And Sen. Byron Dorgan (D-N.D.) said he would again pursue his plan to use Iraqi oil revenues to make up for some of the costs of the U.S. occupation and reconstruction.
Dorgan added that he also might try to dip into the $20 billion Congress designated last year for Iraqi reconstruction. Much of that money has not yet been spent because the escalating violence in Iraq has hampered the ability of contractors to complete work on vital infrastructure needs, said Dorgan.
The unwillingness of Congress to leave U.S. troops without needed equipment means “they’re going to get the funding,” Dorgan said. “But I do think we ought to have a discussion with the administration about how do you plan to pay for this. And that discussion ought to come sooner rather than later.”
Indeed, many Members — especially appropriators — have been pressing the administration to come forward with a supplemental funding request relatively soon, so that it might be able to move in tandem with the regularly scheduled $400 billion-plus Defense Department appropriations bill.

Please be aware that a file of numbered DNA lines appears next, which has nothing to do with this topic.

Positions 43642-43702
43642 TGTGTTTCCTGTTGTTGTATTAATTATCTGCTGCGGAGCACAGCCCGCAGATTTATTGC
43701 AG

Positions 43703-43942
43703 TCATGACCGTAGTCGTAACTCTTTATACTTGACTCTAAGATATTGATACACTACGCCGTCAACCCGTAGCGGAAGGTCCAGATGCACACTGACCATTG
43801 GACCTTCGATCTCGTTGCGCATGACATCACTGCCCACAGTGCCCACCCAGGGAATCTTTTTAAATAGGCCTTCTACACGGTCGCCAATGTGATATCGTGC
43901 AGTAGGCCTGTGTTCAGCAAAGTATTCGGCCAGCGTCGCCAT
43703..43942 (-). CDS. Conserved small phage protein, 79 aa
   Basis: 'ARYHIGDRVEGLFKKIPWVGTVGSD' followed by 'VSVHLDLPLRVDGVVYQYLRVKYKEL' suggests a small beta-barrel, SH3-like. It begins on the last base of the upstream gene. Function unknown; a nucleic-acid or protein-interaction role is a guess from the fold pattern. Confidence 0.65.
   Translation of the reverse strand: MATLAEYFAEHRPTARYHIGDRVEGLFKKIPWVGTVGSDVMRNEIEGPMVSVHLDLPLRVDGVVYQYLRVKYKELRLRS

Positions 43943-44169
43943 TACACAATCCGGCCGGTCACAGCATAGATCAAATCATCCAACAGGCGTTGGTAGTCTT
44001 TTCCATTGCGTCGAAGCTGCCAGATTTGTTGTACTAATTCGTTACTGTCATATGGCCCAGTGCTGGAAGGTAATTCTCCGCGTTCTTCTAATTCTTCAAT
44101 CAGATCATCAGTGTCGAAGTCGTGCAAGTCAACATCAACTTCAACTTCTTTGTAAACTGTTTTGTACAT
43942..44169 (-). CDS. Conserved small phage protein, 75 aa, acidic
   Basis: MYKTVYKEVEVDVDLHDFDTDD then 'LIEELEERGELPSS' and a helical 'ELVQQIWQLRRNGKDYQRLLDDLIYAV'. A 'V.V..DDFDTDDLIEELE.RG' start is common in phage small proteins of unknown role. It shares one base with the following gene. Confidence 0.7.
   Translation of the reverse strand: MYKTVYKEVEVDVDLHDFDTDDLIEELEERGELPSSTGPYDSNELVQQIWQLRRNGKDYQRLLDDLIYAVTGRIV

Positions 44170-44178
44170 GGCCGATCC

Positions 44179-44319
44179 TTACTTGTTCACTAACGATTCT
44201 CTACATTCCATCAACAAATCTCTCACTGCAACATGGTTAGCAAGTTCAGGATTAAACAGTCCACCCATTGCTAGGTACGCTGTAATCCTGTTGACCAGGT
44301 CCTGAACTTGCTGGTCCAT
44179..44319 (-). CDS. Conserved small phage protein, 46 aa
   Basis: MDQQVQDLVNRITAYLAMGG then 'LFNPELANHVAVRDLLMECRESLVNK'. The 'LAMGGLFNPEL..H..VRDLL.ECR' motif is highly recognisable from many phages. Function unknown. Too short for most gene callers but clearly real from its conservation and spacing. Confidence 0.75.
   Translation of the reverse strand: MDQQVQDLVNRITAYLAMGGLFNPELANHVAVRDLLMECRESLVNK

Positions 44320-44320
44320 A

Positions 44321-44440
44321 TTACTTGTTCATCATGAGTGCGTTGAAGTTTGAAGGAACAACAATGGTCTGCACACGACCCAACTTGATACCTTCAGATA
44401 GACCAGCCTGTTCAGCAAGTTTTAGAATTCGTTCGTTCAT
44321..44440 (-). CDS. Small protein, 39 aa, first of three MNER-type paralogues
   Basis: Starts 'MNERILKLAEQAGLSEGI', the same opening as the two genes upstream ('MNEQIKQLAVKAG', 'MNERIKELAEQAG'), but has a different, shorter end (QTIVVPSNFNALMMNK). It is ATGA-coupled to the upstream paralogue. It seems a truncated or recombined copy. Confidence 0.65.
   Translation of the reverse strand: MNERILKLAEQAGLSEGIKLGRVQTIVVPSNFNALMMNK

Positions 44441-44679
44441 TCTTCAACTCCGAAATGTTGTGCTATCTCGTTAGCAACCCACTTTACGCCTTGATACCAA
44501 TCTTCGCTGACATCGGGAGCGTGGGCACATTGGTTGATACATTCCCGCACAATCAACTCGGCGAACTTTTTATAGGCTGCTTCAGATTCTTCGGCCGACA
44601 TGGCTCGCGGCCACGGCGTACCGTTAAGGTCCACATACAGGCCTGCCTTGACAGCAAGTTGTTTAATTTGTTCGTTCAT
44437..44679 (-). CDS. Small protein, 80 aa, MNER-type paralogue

If recent history is any guide, the Senate may again be the staunchest advocate for making sure U.S. taxpayers aren’t left holding the bag. But don’t count out House conservatives just yet.
Rep. Mark Kirk (R-Ill.) — a loan supporter last year — implied that the Bush administration didn’t heed Congress’ request for disclosure on the full cost of the war and reconstruction when the White House failed to include funding for Iraq and Afghanistan in its February budget request.
“It’s not realistic to put forward a budget that did not acknowledge that we have troops in Iraq,” said Kirk.
Kirk said he wouldn’t necessarily revive the loan proposal on the House side, because he was generally satisfied that the House and Senate Budget Committees filled in the administration’s Iraq funding gap in their respective budgets.
The House-passed budget assumes a $50 billion hit to the deficit, based on estimated Iraq costs this year. The Senate budget included a $30 billion reserve fund for the war. The two chambers are expected to come to a budget deal later this week or next.
But Kirk warned, ominously, that if the White House makes a supplemental request this year for more than $50 billion, “we’re going to have to look for cuts elsewhere to make up the difference.”